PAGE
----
Non-UK Travelers Now Required to Register their Fingerprints Before Entering and Exiting UK Borders

By Thea Felicity

May 28, 2024 12:00 PM EDT

Migrants Resume Channel Crossings In 2024
DOVER, ENGLAND - JANUARY 17: Migrants are brought ashore after being picked up in the English Channel by a Border Force vessel on January 17, 2024 in Dover, England. The first boats of 2024 carrying migrants across the English Channel from France began arriving in the South of England on 13 January. Just a day later five migrants drowned off the coast of France attempting to cross. This week, the UK parliament is debating the government's plans to send migrants who arrive by small boats to Rwanda.
(Photo : Dan Kitwood/Getty Images)

Major Channel crossing points in the UK are gearing up for a major change in its border procedures. Scheduled to begin this October, the implementation of a new automated European Union (EU) border IT system, known as the Entry-Exit System (EES), is set to usher in a new era of travel protocols, per BBC.

Under the EES, non-EU nationals, including British citizens, must register their biometric information the first time they cross the border. Major investments are being made in upgrading equipment and processing areas at key locations such as Dover's ferry port, Eurostar's London St Pancras terminus, and Eurotunnel's Folkestone site.

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UK Borders Requiring Biometric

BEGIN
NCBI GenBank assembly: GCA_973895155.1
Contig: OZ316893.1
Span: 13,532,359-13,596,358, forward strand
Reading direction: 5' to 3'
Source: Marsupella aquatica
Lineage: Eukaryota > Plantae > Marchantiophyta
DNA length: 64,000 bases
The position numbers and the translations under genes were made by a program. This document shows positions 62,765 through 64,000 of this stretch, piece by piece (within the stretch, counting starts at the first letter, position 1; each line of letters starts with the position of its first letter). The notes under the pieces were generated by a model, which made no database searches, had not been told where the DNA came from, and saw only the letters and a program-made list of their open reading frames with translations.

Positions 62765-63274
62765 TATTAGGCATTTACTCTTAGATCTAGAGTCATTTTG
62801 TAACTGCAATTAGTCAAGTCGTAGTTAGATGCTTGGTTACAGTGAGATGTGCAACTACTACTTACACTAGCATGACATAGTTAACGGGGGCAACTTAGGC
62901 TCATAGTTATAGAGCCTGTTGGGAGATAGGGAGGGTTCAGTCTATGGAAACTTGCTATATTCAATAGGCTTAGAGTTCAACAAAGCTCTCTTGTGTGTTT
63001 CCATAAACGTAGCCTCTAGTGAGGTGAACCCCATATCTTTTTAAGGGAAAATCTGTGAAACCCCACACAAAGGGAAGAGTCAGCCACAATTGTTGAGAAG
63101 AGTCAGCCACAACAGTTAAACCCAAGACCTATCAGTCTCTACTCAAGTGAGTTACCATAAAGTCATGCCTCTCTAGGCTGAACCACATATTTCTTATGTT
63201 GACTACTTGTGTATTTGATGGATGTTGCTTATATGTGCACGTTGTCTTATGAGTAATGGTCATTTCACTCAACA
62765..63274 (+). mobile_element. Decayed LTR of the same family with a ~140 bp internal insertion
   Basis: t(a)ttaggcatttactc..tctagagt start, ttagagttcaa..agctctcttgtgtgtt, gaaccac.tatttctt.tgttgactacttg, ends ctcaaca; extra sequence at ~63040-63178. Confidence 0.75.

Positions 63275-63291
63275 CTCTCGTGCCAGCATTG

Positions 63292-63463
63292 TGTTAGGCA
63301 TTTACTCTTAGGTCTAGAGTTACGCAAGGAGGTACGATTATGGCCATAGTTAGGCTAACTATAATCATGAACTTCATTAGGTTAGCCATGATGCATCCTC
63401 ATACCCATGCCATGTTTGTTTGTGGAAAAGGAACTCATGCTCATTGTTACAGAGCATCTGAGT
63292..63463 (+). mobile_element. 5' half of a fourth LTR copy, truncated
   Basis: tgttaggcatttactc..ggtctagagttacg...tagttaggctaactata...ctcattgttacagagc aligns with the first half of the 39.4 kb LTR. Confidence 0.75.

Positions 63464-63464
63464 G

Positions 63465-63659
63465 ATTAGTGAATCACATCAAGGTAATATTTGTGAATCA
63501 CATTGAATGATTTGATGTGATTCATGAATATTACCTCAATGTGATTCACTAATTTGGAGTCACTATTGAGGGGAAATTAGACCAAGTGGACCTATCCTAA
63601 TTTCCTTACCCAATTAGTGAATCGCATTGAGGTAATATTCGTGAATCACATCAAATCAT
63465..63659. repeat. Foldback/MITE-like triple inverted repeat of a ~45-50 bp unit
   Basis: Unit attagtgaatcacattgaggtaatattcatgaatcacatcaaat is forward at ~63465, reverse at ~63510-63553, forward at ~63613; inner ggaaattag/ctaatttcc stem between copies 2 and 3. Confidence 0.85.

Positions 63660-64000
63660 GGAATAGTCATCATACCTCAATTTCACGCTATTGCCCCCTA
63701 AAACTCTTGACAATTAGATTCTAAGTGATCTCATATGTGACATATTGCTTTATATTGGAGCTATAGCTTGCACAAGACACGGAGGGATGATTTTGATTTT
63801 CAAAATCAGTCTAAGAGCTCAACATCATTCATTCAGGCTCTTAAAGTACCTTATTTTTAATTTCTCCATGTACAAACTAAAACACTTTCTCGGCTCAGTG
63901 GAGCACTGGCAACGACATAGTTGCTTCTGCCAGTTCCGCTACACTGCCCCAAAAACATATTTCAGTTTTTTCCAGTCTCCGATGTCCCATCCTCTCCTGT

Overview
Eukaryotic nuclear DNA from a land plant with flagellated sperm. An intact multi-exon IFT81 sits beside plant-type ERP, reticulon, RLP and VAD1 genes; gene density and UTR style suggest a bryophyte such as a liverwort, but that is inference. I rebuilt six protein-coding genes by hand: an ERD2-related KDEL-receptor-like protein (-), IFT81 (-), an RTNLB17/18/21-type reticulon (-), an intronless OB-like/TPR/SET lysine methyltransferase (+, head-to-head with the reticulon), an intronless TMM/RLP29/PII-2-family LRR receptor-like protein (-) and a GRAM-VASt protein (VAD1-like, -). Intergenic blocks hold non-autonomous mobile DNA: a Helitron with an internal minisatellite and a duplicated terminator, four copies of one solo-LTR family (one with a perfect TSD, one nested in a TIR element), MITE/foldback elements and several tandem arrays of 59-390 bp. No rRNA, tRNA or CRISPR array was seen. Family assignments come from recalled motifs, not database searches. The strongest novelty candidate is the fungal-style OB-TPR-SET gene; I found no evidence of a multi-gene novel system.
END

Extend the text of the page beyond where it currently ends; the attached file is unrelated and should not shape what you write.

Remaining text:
Dover will revamp its infrastructure to accommodate the anticipated changes as an essential cross-channel travel. Plans include processing coaches separately from cars and reclaiming dock space to create additional capacity. 

Eurostar is also expanding its facilities at St Pancras station to accommodate new kiosks required for biometric registration. 

While travelers arriving by air will provide their biometric information upon landing at European airports, those using Dover's ferry port, Folkestone, and London St Pancras will undergo the registration process on British soil.

Concerns have been raised about potential bottlenecks resulting from the in-person registration requirement. Coach companies, such as Roselyn Coaches, are expressing worries about the impact on their operations, fearing delays could disrupt schedules and increase costs. This is similar to a case reported by VCPost, where UK airports experienced chaos due to e-gates crashing down.

While the EU is developing an app to facilitate EES registration, it may not be available at the system's launch. However, a six-month transition period is expected to provide flexibility in managing potential queue issues. 

The UK government reassures that it collaborates closely with EU member states and industry stakeholders to mitigate any adverse impacts on cross-border travel.

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